Flintoff calls time on career
London - Andrew Flintoff announced his retirement from all cricket on Thursday as he admitted defeat in his battle against a persistent right knee injury.
"It is with both disappointment and sadness that I am today (Thursday) announcing my retirement from all forms of cricket," former England captain Flintoff said in a statement released by his agents, International Sports Management (ISM).
"The decision to end my career came yesterday (Wednesday) after consultation with medical advisers," added the 32-year-old all-rounder, who quit the Test format after helping England regain the Ashes last year.
"Having been told that my body would no longer stand up to the rigours of cricket, I had no alternative but to retire.
"I would like to thank my family, Lancashire Cricket Club, England, all my sponsors, friends and advisers for all the help and support they have given me throughout my career.
"Last, but by no means least, I am indebted to the encouragement and support I have always received from England's magnificent supporters."
Flintoff, who has been widely tipped to follow the path of fellow ex-England skippers Michael Atherton, Nasser Hussain and Michael Vaughan by pursuing a media career, added: "I will now be taking a break before deciding which future direction to take."
England captain Andrew Strauss, who played alongside Flintoff, paid tribute to the "ultimate impact cricketer".
"I would just like to say on behalf of the England team we would like to congratulate Andrew on an outstanding career," Strauss, speaking at The Oval ahead of the fifth one-day international against Pakistan at the south London ground on Friday, said.
"The impact he has had on English cricket has been immense.
"The biggest memories I will have of him are how incredibly able he was to make something happen out of nothing with both bat and ball," said Strauss, who recalled Flintoff's immense contribution to England's 2005 Ashes series win.
"2005 was his zenith. But he was always the ultimate impact cricketer, somebody who on so many occasions stepped up to the plate.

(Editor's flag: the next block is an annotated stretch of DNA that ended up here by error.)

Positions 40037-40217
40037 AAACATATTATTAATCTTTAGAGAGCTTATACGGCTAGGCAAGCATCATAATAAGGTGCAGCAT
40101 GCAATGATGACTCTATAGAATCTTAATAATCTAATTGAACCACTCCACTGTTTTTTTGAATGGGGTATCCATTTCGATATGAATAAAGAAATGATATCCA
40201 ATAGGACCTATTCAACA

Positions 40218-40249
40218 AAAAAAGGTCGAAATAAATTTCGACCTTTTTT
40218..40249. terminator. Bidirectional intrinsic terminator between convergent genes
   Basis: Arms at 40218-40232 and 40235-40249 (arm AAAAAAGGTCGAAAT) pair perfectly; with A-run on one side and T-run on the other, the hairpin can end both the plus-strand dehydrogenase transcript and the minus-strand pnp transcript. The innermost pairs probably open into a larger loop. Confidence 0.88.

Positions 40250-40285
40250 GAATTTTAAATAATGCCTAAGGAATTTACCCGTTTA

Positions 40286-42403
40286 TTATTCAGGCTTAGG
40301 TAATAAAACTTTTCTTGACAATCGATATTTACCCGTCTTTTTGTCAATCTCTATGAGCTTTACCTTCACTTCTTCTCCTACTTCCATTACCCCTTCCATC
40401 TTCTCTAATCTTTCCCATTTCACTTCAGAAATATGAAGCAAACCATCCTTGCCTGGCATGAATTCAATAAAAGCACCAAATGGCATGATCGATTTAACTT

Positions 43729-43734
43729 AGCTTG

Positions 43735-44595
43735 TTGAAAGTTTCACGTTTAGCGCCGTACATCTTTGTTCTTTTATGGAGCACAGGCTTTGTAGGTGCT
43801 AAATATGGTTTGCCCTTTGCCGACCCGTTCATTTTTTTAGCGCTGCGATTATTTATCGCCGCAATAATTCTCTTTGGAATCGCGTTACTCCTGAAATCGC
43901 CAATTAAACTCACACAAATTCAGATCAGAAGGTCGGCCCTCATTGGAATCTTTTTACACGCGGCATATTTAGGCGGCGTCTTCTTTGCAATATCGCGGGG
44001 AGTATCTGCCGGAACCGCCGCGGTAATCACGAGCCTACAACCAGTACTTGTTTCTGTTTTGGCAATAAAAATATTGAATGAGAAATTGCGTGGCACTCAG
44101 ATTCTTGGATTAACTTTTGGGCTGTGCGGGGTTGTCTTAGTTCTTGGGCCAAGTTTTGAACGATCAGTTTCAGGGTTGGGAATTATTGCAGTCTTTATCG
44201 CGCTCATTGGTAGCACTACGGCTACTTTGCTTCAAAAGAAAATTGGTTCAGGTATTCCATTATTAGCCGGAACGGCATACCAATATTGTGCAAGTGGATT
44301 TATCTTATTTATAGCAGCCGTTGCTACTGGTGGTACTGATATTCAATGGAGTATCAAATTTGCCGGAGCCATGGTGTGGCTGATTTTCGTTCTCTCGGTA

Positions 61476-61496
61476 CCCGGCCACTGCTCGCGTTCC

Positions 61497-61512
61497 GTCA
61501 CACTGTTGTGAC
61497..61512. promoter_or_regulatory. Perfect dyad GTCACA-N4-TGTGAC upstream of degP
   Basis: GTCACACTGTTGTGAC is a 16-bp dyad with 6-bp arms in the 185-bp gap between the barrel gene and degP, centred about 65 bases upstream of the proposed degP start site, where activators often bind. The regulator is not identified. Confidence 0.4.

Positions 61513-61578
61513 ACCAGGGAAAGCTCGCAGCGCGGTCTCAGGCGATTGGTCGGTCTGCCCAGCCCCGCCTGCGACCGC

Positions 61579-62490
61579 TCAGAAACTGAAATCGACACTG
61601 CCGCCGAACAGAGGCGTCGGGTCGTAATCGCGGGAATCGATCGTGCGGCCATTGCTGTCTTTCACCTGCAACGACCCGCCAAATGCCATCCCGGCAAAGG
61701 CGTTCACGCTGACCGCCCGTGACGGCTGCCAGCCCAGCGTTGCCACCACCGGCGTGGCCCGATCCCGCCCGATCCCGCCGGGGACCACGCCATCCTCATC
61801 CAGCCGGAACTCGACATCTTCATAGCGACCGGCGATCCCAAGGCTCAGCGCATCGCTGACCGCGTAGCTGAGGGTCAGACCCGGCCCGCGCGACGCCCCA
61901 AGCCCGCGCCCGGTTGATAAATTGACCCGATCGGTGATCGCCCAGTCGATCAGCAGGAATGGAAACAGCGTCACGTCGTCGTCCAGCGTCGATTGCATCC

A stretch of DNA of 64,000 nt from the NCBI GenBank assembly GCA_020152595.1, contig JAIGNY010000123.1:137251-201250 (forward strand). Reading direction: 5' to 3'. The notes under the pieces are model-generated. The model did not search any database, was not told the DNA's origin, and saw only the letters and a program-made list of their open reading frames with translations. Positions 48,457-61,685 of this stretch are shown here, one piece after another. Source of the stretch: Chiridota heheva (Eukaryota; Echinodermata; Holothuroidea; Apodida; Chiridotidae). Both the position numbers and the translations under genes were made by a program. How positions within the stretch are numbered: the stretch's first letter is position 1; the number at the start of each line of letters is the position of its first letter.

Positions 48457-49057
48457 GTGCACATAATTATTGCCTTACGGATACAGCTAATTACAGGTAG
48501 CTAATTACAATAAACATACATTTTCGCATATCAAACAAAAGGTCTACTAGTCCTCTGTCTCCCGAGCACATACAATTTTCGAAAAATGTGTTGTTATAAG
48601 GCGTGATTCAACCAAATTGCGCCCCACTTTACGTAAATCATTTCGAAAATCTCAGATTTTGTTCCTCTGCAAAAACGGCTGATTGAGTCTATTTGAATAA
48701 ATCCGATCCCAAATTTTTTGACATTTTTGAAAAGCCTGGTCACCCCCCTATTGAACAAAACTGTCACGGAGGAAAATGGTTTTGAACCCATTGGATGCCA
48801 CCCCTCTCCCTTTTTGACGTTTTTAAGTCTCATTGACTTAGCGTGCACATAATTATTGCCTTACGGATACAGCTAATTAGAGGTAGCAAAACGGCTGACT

"He would put his body on the line on flat wickets when other bowlers were maybe starting to struggle.
"Because of the way he bowled, and what he put into it, it was probably not as easy for him to get seven-fors and eight-fors.
"But if you talked to other players around the world, they would always say Andrew was one of the bowlers they least wanted to face - because he could be so hostile.
"We are all striving to gain the respect of our peers," Strauss said. "Andrew certainly did that
Flintoff has not played cricket at all since the fifth and final Test against Australia at The Oval in August last year. His career was blighted by injuries, particularly to his ankle and knee, and he retired from Test cricket after that match.
But he then outlined his ambition to become the world's best one-day player.
However, Flintoff was unable to return to action and had to scrap plans to play for county side Lancashire this season.
Flintoff, a pace bowler and hard-hitting batsman, played 79 Tests for England after making his debut as a 20-year-old against South Africa at Trent Bridge in 1998.
He took 226 wickets at 32.78 and scored 3,845 runs at 31.77, with five hundreds, including a best of 167 against the West Indies at Edgbaston in 2004.
Flintoff was also an effective one-day cricketer and an especially economical bowler in the limited overs game.
His outstanding season came when England, under Vaughan's captaincy, regained the Ashes in 2005.
Flintoff scored 402 runs and took 24 wickets in arguably the greatest all-round display by an English cricketer since Ian Botham transformed the 1981 Ashes series.
But that was the pinnacle of his England career.
Flintoff, when Vaughan was unfit, captained England to a 5-0 loss in the subsequent 2006/07 Ashes series in Australia.
Then Flintoff, after a late night drinking session, was found on a pedalo in the early hours in St Lucia during the 2007 World Cup in the Caribbean -- an incident that saw him stripped of the England vice-captaincy.
However, there were a couple of memorable solo displays last year where only the third five-wicket haul of his Test career helped bowl England to their first Test victory over Australia at Lord's since 1934.
He also ran out Australia captain Ricky Ponting with a direct hit in the fifth and final Test at The Oval in a victory that saw England take the series 2-1.